Ear infections (otitis media or OM) and ear infections with accumulated fluid (otitis media with effusion or OME) bring young children into physicians' offices more than any other childhood disease, according to background information in the article. Recurrent acute otitis media (RAOM) and otitis media with effusion are the main reason for the insertion of ventilation tubes (VT) in the ear. Minor surgery to drain the ear and insert tubes in the ear is the most common surgical procedure among young children in the United States. Instant improvement of hearing is one of the beneficial effects of the surgery and, the authors suggest, may be associated with long-term reduction in risk of subsequent language, educational and developmental impairments.
Hannu Valtonen, M.D., Ph.D.,of Kuopio University Hospital, Kuopio, Finland, and colleagues report on the results of follow-up checkups 14 years following surgery for 237 children who had tubes inserted to treat ear infections at the age of five to16 months. The children had also participated in an earlier follow-up visit five years following the surgery. In addition to assessing their hearing levels, children were assessed on whether the ear had healed, for a history of repeat procedures, for abnormal outcomes and on whether they required more extensive ear surgery.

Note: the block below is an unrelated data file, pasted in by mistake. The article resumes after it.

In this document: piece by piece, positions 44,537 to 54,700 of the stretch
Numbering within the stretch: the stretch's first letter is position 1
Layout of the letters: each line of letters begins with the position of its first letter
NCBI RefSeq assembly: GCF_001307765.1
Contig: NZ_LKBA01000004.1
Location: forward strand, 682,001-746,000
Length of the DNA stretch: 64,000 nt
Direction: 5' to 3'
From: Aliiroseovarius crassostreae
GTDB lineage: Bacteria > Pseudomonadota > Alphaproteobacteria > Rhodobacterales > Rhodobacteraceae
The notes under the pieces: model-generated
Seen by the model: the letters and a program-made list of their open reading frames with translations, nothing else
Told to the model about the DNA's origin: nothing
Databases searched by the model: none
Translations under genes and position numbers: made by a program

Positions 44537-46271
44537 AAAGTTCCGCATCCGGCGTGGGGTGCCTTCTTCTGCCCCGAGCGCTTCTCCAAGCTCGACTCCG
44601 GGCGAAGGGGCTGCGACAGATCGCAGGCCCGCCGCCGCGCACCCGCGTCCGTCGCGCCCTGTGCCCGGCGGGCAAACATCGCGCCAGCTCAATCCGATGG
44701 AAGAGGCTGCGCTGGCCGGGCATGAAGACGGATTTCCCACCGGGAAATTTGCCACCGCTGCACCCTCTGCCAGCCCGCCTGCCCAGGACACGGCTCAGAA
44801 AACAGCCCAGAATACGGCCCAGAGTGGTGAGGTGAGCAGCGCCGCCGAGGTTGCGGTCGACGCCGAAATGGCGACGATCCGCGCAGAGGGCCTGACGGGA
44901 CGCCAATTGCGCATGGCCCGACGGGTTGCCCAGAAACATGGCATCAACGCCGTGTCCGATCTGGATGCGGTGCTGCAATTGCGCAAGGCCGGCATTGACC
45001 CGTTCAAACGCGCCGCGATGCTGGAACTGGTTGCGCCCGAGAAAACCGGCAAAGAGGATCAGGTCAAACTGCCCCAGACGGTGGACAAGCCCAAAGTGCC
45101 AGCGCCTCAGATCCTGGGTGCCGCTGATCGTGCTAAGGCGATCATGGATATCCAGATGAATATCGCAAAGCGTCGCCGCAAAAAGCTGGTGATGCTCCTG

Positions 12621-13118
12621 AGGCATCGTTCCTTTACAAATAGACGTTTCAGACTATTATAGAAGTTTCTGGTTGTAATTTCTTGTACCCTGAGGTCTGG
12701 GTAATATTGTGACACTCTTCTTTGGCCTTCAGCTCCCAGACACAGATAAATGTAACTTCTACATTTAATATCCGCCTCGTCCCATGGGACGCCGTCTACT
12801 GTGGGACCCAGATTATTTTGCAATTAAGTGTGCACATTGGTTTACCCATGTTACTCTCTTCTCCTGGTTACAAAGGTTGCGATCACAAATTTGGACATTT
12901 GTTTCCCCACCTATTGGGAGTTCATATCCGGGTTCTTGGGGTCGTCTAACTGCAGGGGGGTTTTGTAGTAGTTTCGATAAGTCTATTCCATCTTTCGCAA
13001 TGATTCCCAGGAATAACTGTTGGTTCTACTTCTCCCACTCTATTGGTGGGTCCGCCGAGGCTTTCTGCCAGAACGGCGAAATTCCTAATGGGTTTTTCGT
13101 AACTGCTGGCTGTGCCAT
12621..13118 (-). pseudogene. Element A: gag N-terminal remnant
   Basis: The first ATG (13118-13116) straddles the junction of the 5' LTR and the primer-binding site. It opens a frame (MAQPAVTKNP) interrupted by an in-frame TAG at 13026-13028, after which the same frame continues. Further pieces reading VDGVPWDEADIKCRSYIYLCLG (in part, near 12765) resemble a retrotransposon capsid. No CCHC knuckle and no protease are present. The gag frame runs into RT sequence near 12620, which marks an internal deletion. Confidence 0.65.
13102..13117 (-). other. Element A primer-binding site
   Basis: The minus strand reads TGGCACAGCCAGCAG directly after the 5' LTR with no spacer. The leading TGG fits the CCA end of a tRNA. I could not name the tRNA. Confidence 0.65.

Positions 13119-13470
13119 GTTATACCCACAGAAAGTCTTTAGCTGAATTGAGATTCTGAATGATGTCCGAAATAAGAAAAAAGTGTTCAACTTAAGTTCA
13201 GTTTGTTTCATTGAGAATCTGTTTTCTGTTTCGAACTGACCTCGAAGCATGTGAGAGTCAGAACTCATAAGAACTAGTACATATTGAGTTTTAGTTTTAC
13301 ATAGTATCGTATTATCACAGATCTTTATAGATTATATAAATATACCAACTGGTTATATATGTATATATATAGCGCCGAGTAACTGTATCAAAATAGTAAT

The hearing level of healed ears was comparable to that of age-matched normal ears. "Ear surgery, which sometimes becomes necessary, is not hazardous for hearing, as such, but in the case of chronic middle ear infection ma
Contact: Hannu Valtonen, M.D., Ph.D.
JAMA and Archives Journals